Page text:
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Dec 13, 2007, 12:59:20 AM12/13/07

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We demonstrate direct-style typed sprintf: sprintf format_spec arg1 arg2 ....

The type system ensures that the number and the types of format

specifiers in format_expression agree with the number and the types of

arg1, etc. Our sprintf and format specifiers are ordinary,

first-class functions, and so can be passed as arguments or returned

as results. The format specifiers can also be composed incrementally.

Unlike Danvy/Filinski's sprintf, the types seem to be simpler.

Recently there has been discussion contrasting the OCaml Printf module

with Danvy/Filinski's functional unparsing. The latter can be

implemented as a pure library function, requiring no special support

from the compiler. It does require writing the format specifiers in

the continuation-passing style, which makes types huge and

errors very difficult to find. Perhaps less known that

Danvy/Filinski's functional unparsing has a direct-style

counter-part. It is particularly elegant and simple: the whole

implementation takes only four lines of code. The various

implementations of typed sprintf are lucidly and insightfully

described in

http://pllab.is.ocha.ac.jp/~asai/papers/tr07-1.ps.gz

Alas, the elegant sprintf requires control operators supporting both

answer-type modification and polymorphism. The corresponding calculus

has been presented in the recent APLAS 2007 paper by Asai and

Kameyama. They have proven greatly desirable properties of their

calculus: strong type soundness, principal types, the existence of a

type inference algorithm, preservation of types and equality through

CPS translation, confluence, strong normalization for the subcalculus

without fix.

http://logic.cs.tsukuba.ac.jp/~kam/paper/aplas07.pdf

http://pllab.is.ocha.ac.jp/~asai/papers/aplas07slide.pdf

At that time, only prototype implementation was available, in a

private version of mini-ML. Yesterday, a straightforward Haskell98

implementation of the calculus emerged, based on parameterized monads:

http://www.haskell.org/pipermail/haskell/2007-December/020034.html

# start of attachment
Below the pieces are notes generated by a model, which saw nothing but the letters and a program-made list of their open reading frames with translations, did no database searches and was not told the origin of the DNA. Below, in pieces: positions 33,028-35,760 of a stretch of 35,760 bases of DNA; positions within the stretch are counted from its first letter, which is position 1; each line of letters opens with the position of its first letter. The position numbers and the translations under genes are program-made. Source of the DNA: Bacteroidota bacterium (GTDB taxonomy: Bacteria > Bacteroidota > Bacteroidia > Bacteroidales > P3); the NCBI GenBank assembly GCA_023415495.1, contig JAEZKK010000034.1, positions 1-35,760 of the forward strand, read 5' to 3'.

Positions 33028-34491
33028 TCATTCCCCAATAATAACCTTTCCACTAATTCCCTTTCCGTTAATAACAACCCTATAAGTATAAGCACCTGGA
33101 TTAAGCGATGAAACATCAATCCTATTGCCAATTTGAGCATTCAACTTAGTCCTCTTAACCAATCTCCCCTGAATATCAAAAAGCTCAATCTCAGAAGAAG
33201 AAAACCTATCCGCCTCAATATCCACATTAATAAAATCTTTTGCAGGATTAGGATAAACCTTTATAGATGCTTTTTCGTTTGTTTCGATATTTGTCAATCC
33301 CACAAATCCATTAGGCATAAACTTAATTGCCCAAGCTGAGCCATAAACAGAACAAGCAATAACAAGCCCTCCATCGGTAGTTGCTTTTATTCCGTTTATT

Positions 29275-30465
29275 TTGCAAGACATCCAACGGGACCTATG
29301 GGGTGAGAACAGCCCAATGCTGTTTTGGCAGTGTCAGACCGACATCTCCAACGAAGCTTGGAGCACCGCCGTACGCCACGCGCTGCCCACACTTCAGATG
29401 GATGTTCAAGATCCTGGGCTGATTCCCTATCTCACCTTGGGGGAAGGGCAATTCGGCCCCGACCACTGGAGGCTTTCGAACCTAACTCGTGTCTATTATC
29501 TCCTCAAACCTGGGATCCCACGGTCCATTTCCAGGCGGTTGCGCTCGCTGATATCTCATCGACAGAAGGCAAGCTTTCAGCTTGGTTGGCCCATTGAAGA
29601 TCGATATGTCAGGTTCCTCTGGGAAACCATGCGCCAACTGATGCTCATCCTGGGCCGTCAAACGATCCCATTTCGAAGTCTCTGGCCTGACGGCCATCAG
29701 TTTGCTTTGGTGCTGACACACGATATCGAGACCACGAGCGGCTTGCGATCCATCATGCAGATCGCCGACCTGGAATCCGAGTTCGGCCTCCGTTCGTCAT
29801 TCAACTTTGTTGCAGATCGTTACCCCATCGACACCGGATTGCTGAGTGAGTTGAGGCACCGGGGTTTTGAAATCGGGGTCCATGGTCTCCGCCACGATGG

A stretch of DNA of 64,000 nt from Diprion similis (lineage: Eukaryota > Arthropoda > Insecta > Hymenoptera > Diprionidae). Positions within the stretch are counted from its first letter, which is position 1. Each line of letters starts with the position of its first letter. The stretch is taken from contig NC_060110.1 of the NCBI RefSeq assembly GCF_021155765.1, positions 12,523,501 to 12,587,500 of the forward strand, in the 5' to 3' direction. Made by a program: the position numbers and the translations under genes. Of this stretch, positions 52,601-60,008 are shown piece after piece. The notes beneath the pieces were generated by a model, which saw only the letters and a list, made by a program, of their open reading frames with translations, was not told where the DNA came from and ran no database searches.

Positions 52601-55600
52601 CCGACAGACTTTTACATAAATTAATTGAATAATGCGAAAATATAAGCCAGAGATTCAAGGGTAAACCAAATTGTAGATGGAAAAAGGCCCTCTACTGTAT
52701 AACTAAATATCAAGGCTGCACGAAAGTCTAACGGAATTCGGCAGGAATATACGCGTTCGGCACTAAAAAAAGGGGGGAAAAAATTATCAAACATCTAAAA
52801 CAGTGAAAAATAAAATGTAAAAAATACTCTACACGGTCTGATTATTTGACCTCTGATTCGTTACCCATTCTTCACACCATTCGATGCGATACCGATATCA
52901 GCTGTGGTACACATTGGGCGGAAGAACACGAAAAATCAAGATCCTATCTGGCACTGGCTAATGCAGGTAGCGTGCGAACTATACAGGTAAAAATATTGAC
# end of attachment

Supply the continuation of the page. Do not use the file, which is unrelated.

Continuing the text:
It includes sprintf.

OCaml already has delimited control operators, in the delimcc

library. Those operators, too, support polymorphism. They are

different however, supporting multiple typed prompts, but the fixed

answer type (which is the type of the prompt). It has not been known

until today if the quantity of the prompts can make up for their

quality: can multi-prompt shift/reset (or, cupto) _emulate_ the

modification of the answer-type. We now know that the answer is yes.

Many elegant applications of shift/reset become possible; in

particular, `shift (fun k -> k)' becomes typeable. The latter has many

applications, e.g., in web form programming and linguistics.

The full implementation and many tests (of sprintf) are available at

http://okmij.org/ftp/ML/sprintf-cupto.ml

The following are a few notable excerpts. First are the definitions of

answer-type modifying, polymorphic shift/reset. Unlike the

fixed-answer-type shift/reset, which have one prompt, shift2/reset2

have two prompts, for the two answer types (before and after the

modification).

let reset2 f =

let p1 = new_prompt () in

let p2 = new_prompt () in

push_prompt p1 (fun () -> abort p2 (f (p1,p2)));;

val reset2 : ('a Delimcc.prompt * 'b Delimcc.prompt -> 'b) -> 'a = <fun>

let shift2 (p1,p2) f =

shift p1 (fun k -> fun x ->

push_prompt p2 (fun () -> f k x; failwith "omega"));;

val shift2 :

('a -> 'b) Delimcc.prompt * 'b Delimcc.prompt ->

(('c -> 'a -> 'b) -> 'a -> 'd) -> 'c = <fun>

At first sight, these definitions seem trivial. At the second sight,

they seem outright wrong, as 'abort p2' seem to be executed before the

corresponding prompt p2 is pushed. Hopefully, the fifth sight will

show that the definitions are indeed simple and do what they are

supposed to.

We can write the following append function (Sec 2.1 of Asai and

Kameyama's APLAS paper)

let rec append lst prompts =

match lst with

| [] -> shift2 prompts (fun k l -> k l)

| a::rest -> a :: append rest prompts;;

whose inferred type

'a list -> ('a list -> 'b) Delimcc.prompt * 'b Delimcc.prompt -> 'a list

clearly shows both the polymorphism (in 'b) and the answer-type

modification from 'b to 'a list -> 'b.

Here's the typed sprintf:

let test3 = sprintf (lit "The value of " ^^ fmt str ^^ lit " is " ^^ fmt int);;

val test3 : string -> int -> string = <fun>

let test3r = test3 "x" 1;;

val test3r : string = "The value of x is 1"

We can write this test in the following way, to demonstrate that

sprint and format specifiers are first-class and that the format

specification can be composed incrementally.

let test3' =

let format_spec1 = lit "The value of " ^^ fmt str ^^ lit " is " in

let format_spec = format_spec1 ^^ fmt int in

let applyit f x = f x in

let formatter = applyit sprintf format_spec in

formatter "x" 1;;

Here are the (inferred) types of format specifiers and of their compositions:

# lit "xx";;

- : '_a Delimcc.prompt * '_a Delimcc.prompt -> string = <fun>

# fmt int;;

- : (int -> '_a) Delimcc.prompt * '_a Delimcc.prompt -> string = <fun>

# fmt str;;

- : (string -> '_a) Delimcc.prompt * '_a Delimcc.prompt -> string = <fun>

# fmt int ^^ lit "xx";;

- : (int -> '_a) Delimcc.prompt * '_a Delimcc.prompt -> string = <fun>

# fmt int ^^ fmt str;;

- : (int -> string -> '_a) Delimcc.prompt * '_a Delimcc.prompt -> string =<fun>

The type of (fmt int ^^ fmt str) clearly shows the answer-type

modification. One can read this as follows: given prompts, the

expression computes a string upon the hypotheses 'int' and 'string' in

that order.

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